Thoracoabdominal aortic replacement in patients aged 50 and younger
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Open repair of a thoracoabdominal aortic aneurysm (TAAA) has been regarded as one of the most invasive procedures in cardiovascular surgery. Conversely, endovascular technology currently enables the repair of the thoracoabdominal aorta, and this approach is less invasive. However, the long-term durability of this method of endovascular repair remains unknown. This investigation retrospectively analyzed the long-term durability of thoracoabdominal aorta repair in patients aged 50 and younger.
Patients and methods
Since 1995, 100 patients aged 50 and younger underwent thoracoabdominal aortic replacement at our institution. There were 63 males, and the average age was 38 ± 7. Ninety-six had aortic dissection as an aortic pathology. Marfan syndrome was found in 61 patients, Loeys–Dietz in 10, Acta 2 mutations in 4, aortitis in 2, and Ehlers–Danlos syndrome in 1. There were 2 patients with a type I TAAA, 56 with a type II, 33 with a type III, and 9 with a type IV.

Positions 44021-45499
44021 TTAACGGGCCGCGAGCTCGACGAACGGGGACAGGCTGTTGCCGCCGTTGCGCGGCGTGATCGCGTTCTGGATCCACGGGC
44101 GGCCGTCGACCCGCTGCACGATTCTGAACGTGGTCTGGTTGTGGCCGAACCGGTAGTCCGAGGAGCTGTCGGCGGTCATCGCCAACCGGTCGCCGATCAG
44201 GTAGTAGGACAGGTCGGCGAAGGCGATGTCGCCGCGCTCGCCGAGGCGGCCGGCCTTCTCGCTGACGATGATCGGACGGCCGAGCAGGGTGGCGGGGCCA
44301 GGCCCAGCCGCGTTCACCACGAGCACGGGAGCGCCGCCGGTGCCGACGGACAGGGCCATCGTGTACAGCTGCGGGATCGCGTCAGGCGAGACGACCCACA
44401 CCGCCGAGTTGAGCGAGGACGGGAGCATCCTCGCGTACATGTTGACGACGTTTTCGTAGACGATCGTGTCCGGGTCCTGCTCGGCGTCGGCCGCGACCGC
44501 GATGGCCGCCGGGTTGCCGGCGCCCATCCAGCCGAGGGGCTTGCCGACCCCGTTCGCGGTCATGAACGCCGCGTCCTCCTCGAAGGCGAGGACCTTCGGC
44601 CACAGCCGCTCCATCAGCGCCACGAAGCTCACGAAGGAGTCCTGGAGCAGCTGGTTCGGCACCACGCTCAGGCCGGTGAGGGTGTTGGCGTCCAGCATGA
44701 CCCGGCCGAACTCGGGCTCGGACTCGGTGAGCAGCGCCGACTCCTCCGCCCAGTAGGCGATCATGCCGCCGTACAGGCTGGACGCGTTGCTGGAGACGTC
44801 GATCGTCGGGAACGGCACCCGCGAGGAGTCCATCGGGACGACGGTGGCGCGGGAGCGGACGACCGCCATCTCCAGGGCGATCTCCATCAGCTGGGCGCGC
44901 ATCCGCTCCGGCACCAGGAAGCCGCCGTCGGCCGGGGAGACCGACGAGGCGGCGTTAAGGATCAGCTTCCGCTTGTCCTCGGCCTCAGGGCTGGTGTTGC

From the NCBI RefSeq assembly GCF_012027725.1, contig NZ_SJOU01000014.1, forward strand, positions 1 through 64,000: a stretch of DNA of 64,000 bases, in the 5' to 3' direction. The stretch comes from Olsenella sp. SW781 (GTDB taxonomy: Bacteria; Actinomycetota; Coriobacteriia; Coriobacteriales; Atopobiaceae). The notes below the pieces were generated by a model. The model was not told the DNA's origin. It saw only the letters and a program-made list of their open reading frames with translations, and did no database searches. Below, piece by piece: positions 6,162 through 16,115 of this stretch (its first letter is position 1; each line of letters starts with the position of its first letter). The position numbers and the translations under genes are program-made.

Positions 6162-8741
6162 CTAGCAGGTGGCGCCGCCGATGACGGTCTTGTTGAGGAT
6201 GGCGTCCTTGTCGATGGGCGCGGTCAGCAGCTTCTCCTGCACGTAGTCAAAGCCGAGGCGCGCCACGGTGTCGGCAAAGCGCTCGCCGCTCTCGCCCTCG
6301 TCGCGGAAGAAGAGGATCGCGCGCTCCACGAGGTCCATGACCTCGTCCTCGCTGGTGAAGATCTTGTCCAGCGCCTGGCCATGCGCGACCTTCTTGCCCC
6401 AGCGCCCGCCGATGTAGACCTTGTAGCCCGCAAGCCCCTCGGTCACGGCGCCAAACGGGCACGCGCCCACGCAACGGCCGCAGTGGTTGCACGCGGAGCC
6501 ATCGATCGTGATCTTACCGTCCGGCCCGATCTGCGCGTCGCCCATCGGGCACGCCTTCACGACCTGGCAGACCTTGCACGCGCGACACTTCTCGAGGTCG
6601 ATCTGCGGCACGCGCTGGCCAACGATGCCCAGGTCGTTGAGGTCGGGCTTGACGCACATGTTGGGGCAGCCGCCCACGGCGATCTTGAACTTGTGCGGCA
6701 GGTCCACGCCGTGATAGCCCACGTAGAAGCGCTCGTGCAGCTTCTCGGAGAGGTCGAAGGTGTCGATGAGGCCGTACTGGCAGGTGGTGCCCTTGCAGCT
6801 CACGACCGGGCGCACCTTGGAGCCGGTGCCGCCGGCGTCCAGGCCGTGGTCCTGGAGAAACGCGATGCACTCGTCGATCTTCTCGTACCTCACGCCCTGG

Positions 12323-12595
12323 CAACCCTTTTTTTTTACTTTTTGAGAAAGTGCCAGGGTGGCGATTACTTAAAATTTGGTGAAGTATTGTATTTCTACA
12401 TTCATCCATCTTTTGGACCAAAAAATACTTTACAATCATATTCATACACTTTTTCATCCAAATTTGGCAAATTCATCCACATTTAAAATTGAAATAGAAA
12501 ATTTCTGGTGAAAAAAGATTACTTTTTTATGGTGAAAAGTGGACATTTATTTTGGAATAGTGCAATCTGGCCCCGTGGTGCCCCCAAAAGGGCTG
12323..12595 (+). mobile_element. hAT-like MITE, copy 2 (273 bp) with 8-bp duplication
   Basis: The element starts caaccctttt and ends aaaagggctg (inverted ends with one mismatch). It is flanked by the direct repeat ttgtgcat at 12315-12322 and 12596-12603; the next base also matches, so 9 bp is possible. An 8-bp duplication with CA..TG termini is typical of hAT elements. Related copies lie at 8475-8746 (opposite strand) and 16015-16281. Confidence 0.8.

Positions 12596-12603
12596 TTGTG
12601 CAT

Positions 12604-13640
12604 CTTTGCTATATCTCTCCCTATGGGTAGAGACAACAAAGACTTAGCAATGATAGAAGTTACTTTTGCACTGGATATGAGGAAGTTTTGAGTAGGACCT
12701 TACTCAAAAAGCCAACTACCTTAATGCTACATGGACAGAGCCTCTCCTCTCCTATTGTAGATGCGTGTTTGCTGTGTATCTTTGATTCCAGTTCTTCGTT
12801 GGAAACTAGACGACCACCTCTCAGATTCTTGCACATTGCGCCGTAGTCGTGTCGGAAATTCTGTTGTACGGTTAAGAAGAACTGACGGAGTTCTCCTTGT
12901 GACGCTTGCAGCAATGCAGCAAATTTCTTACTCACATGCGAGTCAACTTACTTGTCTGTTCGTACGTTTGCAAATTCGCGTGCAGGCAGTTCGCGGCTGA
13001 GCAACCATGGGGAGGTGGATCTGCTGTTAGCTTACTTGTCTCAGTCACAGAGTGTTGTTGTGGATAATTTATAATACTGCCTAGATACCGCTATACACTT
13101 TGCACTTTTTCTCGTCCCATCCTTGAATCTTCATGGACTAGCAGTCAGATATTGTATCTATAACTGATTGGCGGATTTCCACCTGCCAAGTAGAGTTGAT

There were 3 hospital deaths (3%), of which 2 were emergent cases. Spinal cord injury occurred in 1 patient (1%). Two patients (2%) had wound complications. Three patients suffered cerebral hemorrhage and 1 had an intramedullary infection, of which all were associated with cerebrospinal fluid drainage. The 3-year survival rate after the operation was 94%, that of 5 years was 94%, and that of 10 years was 91%.
Results of thoracoabdominal aortic replacement in patients aged 50 and younger were favorable. While spinal cord complications were rare, cerebrospinal drainage revealed several complications in this series. Evolving endovascular repair needs to be compared with these results, especially in patients aged 50 and younger.
KeywordsConnective tissue disease Thoracoabdominal aortic replacement
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